1. Lamayuru Village and Monastery: is a Tibetan Buddhist monastery in Lamayuru, Leh district, India. It is situated on the Srinagar-Leh highway 15 kilometres (9.3 mi) east of the Fotu La at a height of 3,510 metres (11,520 ft).
    The Lamayuru monastery is the most beautiful monastery. The village is centered around this ancient monastery and is worth a visit. It is the center of Buddhism and is one of the most revered Buddhist monasteries in Ladakh. The small village is also the host for many annual events and religious festivals. Don’t miss the strange, out of this world ‘moonscape’ just near the village.

Tsomoriri lake

  1. Tsomoriri Lake: also knows as the “Mountain Lake”, is a lake in the Ladakhi part of the Changthang Plateau in Jammu and Kashmir in northern India. The official name of the land and water reserve here is the Tso Moriri Wetland Conservation Reserve.The lake is at an altitude of 4,522 m (14,836 ft). It is the largest of the high altitude lakes entirely within India and entirely within Ladakh in this Trans-Himalayan biogeographic region. It is about 16 miles (26 km) north to south in length and two to three miles (3 to 5 km) wide.
    The lake has no outlet at present and the water is brackish though not very perceptible to taste.The lake is fed by springs and snow-melt from neighboring mountains. Most water enters the lake in two major stream systems, one entering the lake from the north, the other from the southwest. Both stream systems include extensive marshes where they enter the lake. It formerly had an outlet to the south, but this has become blocked and the lake has become an endorheic lake. The lake is oligotrophic in nature, and its waters are alkaline.Accessibility to the lake is largely limited to the summer season, though Karzok on the northwest shore and the military facilities on the eastern shores have year-round habitation.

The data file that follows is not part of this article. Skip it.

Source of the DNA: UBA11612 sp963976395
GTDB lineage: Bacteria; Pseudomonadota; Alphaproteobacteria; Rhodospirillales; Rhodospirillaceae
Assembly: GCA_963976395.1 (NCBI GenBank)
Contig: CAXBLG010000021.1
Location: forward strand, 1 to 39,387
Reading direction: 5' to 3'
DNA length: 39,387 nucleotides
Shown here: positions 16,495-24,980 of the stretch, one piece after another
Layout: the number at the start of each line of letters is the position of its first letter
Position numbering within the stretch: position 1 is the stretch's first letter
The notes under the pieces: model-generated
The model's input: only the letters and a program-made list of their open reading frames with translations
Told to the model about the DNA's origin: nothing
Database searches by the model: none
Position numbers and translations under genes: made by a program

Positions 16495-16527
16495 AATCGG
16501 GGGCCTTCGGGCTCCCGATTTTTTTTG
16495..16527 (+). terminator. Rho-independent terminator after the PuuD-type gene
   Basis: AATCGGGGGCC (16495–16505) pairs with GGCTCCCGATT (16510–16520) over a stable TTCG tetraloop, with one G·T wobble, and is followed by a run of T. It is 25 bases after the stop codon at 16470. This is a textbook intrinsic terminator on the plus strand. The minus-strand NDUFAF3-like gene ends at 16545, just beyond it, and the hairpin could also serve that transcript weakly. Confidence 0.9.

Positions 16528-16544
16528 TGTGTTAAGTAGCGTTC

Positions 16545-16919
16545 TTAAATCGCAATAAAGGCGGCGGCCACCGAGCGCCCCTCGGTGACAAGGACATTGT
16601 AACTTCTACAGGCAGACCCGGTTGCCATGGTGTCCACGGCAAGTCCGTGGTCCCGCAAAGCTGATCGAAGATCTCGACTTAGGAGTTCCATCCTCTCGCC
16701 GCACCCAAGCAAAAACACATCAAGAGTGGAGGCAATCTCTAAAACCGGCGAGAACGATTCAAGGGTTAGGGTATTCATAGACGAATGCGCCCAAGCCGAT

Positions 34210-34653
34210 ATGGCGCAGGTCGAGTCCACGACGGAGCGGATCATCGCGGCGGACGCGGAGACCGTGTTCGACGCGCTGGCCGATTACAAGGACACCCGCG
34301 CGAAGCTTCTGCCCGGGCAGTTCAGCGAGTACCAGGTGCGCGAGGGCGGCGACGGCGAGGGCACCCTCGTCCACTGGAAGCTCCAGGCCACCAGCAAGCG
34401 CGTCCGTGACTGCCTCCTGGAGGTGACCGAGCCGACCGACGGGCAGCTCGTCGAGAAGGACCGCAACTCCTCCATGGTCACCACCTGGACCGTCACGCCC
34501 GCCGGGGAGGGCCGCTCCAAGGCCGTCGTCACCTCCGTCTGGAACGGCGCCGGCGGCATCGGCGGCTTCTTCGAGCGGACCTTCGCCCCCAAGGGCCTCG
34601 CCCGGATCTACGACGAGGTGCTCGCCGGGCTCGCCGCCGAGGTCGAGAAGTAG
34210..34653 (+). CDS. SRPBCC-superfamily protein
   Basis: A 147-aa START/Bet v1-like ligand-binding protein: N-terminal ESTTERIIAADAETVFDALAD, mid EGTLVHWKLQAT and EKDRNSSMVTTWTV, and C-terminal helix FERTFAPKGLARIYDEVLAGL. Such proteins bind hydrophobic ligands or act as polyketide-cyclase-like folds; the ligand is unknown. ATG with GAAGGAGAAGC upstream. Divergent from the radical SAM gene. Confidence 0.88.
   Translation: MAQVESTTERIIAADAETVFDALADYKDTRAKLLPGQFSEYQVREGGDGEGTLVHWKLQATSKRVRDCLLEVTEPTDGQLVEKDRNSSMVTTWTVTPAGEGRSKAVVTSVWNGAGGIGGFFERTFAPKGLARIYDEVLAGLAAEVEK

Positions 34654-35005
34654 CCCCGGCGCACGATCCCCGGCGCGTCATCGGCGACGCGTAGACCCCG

1. Sand Dunes at Hunder: Nubra valley is full of surprises. It is also one of the greenest valleys you will come across in Ladakh. Hunder is a beautiful village in the middle of this valley known for its mysterious sand dunes. It is believed to have been formed out of a river bed that dried or got washed off by forces of nature like rain and wind. It also offers camping facilities. It has a small population of two-humped camels called Bactrian camels, that can be spotted and are like an attraction of Hunder.